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Texas Divorce Issues: Child Custody and Visitation
It is the public policy of the State of Texas to assure that each minor child has frequent and continuing contact with both parents after the parents separate, or the marriage of the parties is dissolved, and to encourage parents to share the rights and responsibilities, and joys of childrearing.
Under Texas law, there is no such thing as “custody,” “full custody,” or “joint custody.” Custody in Texas is called “conservatorship.” Conservatorship is used to describe the legal rights and responsibilities of a parent.
There are two types of conservatorships in Texas: managing and possessory. A Managing Conservator has all the rights and responsibilities one would normally associate with a parent. These rights include the right to possession and access to the child, and essentially give a parent the right to manage the affairs of the child. A Managing Conservator has the right to make decisions regarding the child’s:
- Education and Schooling
- Medical, Psychiatric and Dental Care
- Religious Upbringing
- Involvement in activities
- Financial Welfare
- Moral principles, socializations and behavior
A Possessory Conservator, essentially has the right to access and visitation with the child, along with duties and responsibilities to provide for that child while that child is in his or her possession.
All parents, regardless of whether they are managing or possessory conservators, are obligated to support a child, to provide food, shelter, clothing, education, and medical and dental care. All parents owe each other a duty to keep the other parent informed of significant information concerning the health, education, and welfare of their child(ren).
In Texas, the law presumes that it is in the best interest of the child(ren) to appoint both parents as Joint Managing Conservators, meaning that the parents share the rights, duties, and responsibilities of a managing conservator. Only in instances of family violence, child abuse, or other extreme circumstances will the court appoint a parent as a Possessory Conservator.
If we have joint managing conservatorship, where will the child(ren) live?
Although both parents are typically named Joint Managing Conservators, one parent will be designated as the “primary conservator,” the person who has the exclusive right to designate where the child(ren) will live. That parent is basically the primary caretaker of the child(ren).
Can the primary conservator move away with the child?
In Texas, the Courts will typically restrict the residence of the child in your Final Decree of Divorce. This means that the court will order the primary conservator to live with the child within a specified geographic area. The decree will usually state that the child must reside in the current county of residence, or any surrounding counties, unless both parents agree otherwise.
What is a Parenting Plan?
A Parenting Plan is required in a Final Decree of Divorce when there are children of the marriage. The Parenting Plan includes the conservatorship rights of the parents, the visitation schedule, child support, and addresses any other issues that may affect the child in order to minimize the risk of future disagreements.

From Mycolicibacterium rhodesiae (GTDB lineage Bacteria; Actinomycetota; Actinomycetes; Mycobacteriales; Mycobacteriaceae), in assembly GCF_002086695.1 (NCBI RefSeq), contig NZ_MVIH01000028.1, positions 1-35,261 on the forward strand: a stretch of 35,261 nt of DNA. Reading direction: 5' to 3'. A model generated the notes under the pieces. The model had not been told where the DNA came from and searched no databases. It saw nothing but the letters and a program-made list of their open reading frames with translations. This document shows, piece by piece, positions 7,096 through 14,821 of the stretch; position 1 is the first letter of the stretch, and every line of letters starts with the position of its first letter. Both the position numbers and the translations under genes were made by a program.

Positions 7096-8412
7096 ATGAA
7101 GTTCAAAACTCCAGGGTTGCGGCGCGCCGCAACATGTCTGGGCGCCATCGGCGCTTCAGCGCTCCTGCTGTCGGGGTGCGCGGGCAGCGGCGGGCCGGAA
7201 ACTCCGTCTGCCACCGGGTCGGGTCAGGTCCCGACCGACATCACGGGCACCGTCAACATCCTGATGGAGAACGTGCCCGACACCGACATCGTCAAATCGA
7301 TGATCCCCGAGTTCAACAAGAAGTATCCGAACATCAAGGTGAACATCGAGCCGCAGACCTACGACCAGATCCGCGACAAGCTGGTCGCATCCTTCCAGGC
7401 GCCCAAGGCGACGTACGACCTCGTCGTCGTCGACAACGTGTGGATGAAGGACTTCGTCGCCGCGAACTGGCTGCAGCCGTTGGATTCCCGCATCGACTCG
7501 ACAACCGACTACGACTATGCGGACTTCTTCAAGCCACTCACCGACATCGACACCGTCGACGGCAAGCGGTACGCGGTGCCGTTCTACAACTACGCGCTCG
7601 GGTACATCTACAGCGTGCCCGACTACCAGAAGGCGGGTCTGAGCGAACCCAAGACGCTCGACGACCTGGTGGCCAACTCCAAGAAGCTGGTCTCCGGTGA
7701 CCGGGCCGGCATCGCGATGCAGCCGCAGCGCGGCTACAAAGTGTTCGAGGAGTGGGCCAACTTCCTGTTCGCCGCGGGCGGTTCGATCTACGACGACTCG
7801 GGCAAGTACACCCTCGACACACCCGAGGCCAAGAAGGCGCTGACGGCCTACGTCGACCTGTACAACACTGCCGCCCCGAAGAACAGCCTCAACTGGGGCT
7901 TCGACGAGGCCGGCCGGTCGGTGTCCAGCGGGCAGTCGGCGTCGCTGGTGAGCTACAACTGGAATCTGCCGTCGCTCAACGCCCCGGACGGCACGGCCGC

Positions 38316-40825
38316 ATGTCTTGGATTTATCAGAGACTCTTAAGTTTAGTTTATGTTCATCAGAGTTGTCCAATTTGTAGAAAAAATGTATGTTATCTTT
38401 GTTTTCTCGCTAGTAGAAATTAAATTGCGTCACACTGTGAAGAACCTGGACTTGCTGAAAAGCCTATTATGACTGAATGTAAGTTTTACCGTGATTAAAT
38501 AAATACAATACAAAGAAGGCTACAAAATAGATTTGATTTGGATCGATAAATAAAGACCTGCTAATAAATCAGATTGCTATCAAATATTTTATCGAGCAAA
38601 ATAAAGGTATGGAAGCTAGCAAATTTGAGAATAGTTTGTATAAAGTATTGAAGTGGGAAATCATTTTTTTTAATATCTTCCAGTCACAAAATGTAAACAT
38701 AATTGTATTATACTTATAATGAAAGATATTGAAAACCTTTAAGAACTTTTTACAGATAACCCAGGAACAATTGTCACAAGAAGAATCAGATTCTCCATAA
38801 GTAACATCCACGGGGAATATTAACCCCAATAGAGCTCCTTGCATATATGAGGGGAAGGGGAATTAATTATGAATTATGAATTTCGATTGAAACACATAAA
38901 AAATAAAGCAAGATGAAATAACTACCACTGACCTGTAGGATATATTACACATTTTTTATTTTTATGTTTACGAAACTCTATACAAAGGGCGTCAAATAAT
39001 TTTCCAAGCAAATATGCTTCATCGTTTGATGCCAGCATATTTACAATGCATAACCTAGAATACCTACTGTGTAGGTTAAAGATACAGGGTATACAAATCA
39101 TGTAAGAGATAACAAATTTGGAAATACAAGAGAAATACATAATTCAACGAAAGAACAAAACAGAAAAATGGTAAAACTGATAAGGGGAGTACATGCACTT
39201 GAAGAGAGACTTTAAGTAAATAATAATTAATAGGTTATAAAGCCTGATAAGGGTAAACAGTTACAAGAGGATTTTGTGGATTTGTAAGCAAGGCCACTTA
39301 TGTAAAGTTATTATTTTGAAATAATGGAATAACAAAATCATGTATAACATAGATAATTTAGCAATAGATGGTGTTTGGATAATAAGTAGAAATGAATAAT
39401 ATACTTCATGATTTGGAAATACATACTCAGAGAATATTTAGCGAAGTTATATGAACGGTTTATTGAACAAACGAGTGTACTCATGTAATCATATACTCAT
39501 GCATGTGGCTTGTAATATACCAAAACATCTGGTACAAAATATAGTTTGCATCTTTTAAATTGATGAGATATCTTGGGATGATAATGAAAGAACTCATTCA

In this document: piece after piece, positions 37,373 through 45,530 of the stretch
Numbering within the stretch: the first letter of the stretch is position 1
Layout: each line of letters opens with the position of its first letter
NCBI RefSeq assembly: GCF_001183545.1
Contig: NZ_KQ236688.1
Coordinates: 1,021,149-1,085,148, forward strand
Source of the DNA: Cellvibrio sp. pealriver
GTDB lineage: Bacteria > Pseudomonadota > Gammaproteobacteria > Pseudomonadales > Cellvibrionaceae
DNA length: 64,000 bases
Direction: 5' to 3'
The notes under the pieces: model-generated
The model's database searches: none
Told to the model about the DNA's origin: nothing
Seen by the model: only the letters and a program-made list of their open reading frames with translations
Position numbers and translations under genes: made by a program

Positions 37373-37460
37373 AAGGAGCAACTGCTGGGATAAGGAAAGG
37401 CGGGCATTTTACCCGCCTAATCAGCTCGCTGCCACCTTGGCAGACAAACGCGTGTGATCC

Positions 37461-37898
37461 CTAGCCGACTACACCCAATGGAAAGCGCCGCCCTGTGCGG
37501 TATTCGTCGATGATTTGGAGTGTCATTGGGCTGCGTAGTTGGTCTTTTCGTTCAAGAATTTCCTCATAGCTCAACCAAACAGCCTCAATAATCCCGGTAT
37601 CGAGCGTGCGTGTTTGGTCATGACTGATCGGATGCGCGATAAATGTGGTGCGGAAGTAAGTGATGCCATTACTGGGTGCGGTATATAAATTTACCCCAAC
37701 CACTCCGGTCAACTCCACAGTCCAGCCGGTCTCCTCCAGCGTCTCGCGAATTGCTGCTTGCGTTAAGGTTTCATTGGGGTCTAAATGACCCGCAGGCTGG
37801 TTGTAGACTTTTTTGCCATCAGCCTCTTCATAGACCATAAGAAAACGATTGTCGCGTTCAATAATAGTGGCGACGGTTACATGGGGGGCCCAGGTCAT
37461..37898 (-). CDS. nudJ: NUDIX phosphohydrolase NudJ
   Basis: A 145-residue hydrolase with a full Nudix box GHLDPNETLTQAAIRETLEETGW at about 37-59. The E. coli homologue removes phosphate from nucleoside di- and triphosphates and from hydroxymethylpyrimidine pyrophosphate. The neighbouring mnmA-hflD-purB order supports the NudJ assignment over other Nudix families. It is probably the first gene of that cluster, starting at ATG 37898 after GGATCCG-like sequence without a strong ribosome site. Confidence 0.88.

What type of Visitation will be ordered?
Visitation arrangements can vary. The parents can agree to any sort of visitation arrangement that they feel is best for the child, and the court will typically uphold that agreement as long as the court finds it to be in the child’s best interest. However, the most common visitation arrangement is the “Standard Possession Order” set out in the Texas Family Code.
Generally speaking, the Standard Possession Order (“SPO”) provides that the non-primary parent is granted visitation of the child beginning at 6:00 p.m. every first, third and fifth Friday of each month and ending at 6:00 p.m. on the following Sunday, every Thursday evening from 6:00 p.m. to 8:00 p.m. during the regular school year, and alternating holidays. The SPO also provides for the non-primary parent to have thirty days with the child during the summer, or forty-two if the child lives more than 100 miles away from that parent. The non-primary parent can also elect to modify his or her periods to begin at the time the child’s school is regularly dismissed and to end at the time the child’s school resumes as opposed to the 6:00 p.m. start and end time.
Do the parents always have to follow the Standard Possession Order in the Divorce Decree?
Texas promotes co-parenting by the parents in a manner which is in the best interest of the child. Keeping this in mind, your Divorce Decree typically states that visitation shall occur “at any times which the parties mutually agree upon.” Absent an agreement, the Standard Possession Order (or any other specific visitation schedule you have put in your Divorce Decree) will apply. So if both parents agree to have visitation at a different time, then it can occur differently than how it is set forth in the SPO.
If the non-primary parent isn’t paying his or her child support, can I stop visitation?
No. The non-primary parent has the right to visitation, regardless of whether or not that parent is paying support. A parent may not stop visitation without risking being held in contempt of court, unless there are dire circumstances such as child abuse. In any event, to change or stop visitation, one must go to court to change the orders.